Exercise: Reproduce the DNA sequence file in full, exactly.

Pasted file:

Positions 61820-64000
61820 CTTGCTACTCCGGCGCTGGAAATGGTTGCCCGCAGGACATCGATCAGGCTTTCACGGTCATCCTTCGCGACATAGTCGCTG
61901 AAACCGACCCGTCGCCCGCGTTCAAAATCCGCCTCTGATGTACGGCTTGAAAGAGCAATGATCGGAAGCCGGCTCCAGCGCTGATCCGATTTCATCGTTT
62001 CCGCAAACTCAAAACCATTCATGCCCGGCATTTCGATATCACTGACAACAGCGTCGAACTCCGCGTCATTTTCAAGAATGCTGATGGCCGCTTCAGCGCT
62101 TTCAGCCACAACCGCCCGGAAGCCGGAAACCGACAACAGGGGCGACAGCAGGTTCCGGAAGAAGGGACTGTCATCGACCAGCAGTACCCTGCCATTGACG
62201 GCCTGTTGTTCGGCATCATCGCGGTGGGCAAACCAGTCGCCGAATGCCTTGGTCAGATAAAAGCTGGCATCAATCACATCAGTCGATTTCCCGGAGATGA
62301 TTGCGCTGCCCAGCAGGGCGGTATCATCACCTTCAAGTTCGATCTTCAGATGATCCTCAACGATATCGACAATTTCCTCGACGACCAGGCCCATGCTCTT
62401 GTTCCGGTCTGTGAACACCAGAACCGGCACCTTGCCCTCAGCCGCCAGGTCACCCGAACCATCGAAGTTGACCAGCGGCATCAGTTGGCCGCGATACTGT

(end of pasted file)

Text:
Positions 61820-64000
61820 CTTGCTACTCCGGCGCTGGAAATGGTTGCCCGCAGGACATCGATCAGGCTTTCACGGTCATCCTTCGCGACATAGTCGCTG
61901 AAACCGACCCGTCGCCCGCGTTCAAAATCCGCCTCTGATGTACGGCTTGAAAGAGCAATGATCGGAAGCCGGCTCCAGCGCTGATCCGATTTCATCGTTT
62001 CCGCAAACTCAAAACCATTCATGCCCGGCATTTCGATATCACTGACAACAGCGTCGAACTCCGCGTCATTTTCAAGAATGCTGATGGCCGCTTCAGCGCT
62101 TTCAGCCACAACCGCCCGGAAGCCGGAAACCGACAACAGGGGCGACAGCAGGTTCCGGAAGAAGGGACTGTCATCGACCAGCAGTACCCTGCCATTGACG
62201 GCCTGTTGTTCGGCATCATCGCGGTGGGCAAACCAGTCGCCGAATGCCTTGGTCAGATAAAAGCTGGCATCAATCACATCAGTCGATTTCCCGGAGATGA
62301 TTGCGCTGCCCAGCAGGGCGGTATCATCACCTTCAAGTTCGATCTTCAGATGATCCTCAACGATATCGACAATTTCCTCGACGACCAGGCCCATGCTCTT
62401 GTTCCGGTCTGTGAACACCAGAACCGGCACCTTGCCCTCAGCCGCCAGGTCACCCGAACCATCGAAGTTGACCAGCGGCATCAGTTGGCCGCGATACTGT